In the 1980s, expenditure for social security in the Netherlands reached unsustainably high levels. Fuelled by adverse economic developments, unemployment rose sharply. The costs for occupational disability benefits also posed a structural problem (see Figures 1 and 2).
DNBulletin: The Netherlands is no longer ill, but long-term unemployment increases
|Date||23 July 2015|
Schemes for disability and unemployment have seen major reforms in the last few decades. Whereas the Netherlands used to be a negative outlier in this respect, public expenditure for unemployment and disability has meanwhile been reduced to the level of comparable countries. Inflow into these schemes decreased as well. The main exception to this positive development is the long-term unemployment rate.
Note: Comparable countries: Germany, Belgium, Austria, Finland, Sweden and Denmark
Effective reforms of disability schemes
At their peak in 1989, almost 20% of the working population was eligible for disability benefits. In the early 1990s, prime minister Ruud Lubbers claimed that the Netherlands was "ill", and the WAO occupational disability scheme was referred to as the "raw nerve of Dutch society".
By the end of the 1980s, government spending for disability amounted to 7% of GDP – which was considerably higher than other European countries. Assuming that the general health of the population in the Netherlands does not differ significantly from that in comparable countries, this difference in costs could be explained by policy differences. Following the WAO reforms and the subsequent introduction of the Work and Income (Capacity for Work) Act (WIA), the number of new benefit claimants fell sharply, and since 2002 the number of claimants has been steadily on the decrease. Currently, the number of people incapacitated for work in the Netherlands is below the average of that of the group of comparable countries. However, this decline conceals the fact that the inflow into the Occupational Disability Provision (Young Disabled Persons) Act (Wajong) scheme has increased dramatically. Since the introduction of the Wajong in 1998, the number of benefit claimants has nearly doubled. Recently the Wajong was also reformed, resulting in a decline in the number of new claimants. Existing claimants are periodically re-examined. All in all, expenditure for disability in the Netherlands has been strongly reduced, to around 4% of GDP in 2011, a percentage that is comparable to that of peer countries.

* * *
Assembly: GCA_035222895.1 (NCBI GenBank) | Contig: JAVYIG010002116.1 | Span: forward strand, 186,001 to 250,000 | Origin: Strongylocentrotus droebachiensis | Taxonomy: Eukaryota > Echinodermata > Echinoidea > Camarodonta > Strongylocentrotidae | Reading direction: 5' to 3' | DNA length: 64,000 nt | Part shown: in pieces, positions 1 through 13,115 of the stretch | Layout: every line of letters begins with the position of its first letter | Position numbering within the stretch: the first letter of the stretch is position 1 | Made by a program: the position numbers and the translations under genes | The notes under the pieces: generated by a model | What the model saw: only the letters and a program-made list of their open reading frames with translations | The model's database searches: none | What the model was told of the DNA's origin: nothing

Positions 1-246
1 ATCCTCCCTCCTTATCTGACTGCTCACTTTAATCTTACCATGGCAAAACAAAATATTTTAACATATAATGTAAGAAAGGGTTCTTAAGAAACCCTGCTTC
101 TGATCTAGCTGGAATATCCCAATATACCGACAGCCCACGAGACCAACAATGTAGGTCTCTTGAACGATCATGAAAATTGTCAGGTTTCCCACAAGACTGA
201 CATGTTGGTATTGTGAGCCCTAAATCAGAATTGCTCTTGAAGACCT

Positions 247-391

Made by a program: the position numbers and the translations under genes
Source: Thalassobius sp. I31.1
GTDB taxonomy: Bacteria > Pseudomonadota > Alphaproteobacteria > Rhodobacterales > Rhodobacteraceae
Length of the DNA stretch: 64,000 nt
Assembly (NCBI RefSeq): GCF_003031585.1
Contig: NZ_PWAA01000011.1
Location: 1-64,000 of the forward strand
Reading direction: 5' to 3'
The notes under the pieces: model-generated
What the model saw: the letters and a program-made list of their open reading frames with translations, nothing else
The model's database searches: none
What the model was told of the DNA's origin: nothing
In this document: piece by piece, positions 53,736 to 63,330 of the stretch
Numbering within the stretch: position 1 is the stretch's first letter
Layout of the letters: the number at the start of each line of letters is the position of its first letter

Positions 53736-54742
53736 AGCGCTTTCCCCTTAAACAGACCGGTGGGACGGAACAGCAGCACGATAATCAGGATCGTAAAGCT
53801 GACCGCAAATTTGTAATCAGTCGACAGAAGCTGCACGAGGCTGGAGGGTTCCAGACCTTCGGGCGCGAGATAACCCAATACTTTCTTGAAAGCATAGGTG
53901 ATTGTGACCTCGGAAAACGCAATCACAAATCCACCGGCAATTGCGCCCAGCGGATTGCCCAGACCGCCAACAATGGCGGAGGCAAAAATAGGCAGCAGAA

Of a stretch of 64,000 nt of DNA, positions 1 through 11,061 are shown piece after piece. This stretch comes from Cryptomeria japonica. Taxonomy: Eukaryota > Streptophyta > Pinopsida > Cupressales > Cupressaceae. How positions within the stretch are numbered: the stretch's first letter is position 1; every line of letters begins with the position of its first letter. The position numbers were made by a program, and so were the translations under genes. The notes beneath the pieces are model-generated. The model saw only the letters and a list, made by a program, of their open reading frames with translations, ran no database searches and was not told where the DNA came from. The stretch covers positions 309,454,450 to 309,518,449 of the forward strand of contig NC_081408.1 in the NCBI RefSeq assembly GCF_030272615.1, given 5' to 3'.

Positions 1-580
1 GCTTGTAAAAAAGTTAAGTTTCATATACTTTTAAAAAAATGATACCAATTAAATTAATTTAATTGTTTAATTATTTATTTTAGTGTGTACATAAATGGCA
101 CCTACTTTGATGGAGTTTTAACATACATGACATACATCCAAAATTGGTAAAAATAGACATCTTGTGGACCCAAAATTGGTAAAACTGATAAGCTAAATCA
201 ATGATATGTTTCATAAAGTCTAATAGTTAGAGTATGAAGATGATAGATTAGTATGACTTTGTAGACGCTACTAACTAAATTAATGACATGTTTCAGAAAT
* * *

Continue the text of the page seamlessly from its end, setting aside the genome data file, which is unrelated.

Long-term unemployment still on the rise
Following the sharp rise in unemployment during the crisis in the 1980s, unemployment facilities underwent successful reforms: unemployment expenditure in the Netherlands is now lower than the average in other countries. Since the 1990s, unemployment also fell below the average of comparable countries. However, as the Netherlands was disproportionately hit by the recent crisis, unemployment has risen more steeply in the last few years, reaching a level above the average of its peer countries for the first time in twenty years.
The number of 'very long-term unemployed' (i.e. people who have been unemployed for a period of more than two years) is sharply on the increase (see Figure 3). This upward trend is alarming: of all countries mentioned, only Belgium has a higher percentage of very long-term unemployed.
Long-term unemployment can have many causes, but in the Netherlands, older workers seem to be overrepresented in this group. There are indications that this may be due in part to the structure of the Dutch unemployment benefit system: research shows that outflow from unemployment schemes is related to the duration of benefit entitlements. The average unemployed person in the Netherlands is entitled to benefits for a relatively short term: approximately ten months. In comparable countries this term is usually longer (see Figure 4). Older workers, however, are able to accrue unemployment benefit entitlement for a considerably longer period than in most other countries (up to a maximum of 38 months). The Work and Security Act (Wet Werk en Zekerheid – WWZ), which will restrict the maximum benefit period to 24 months effective from 1 January 2016, may contribute to counter the unfavourable development of long-term unemployment.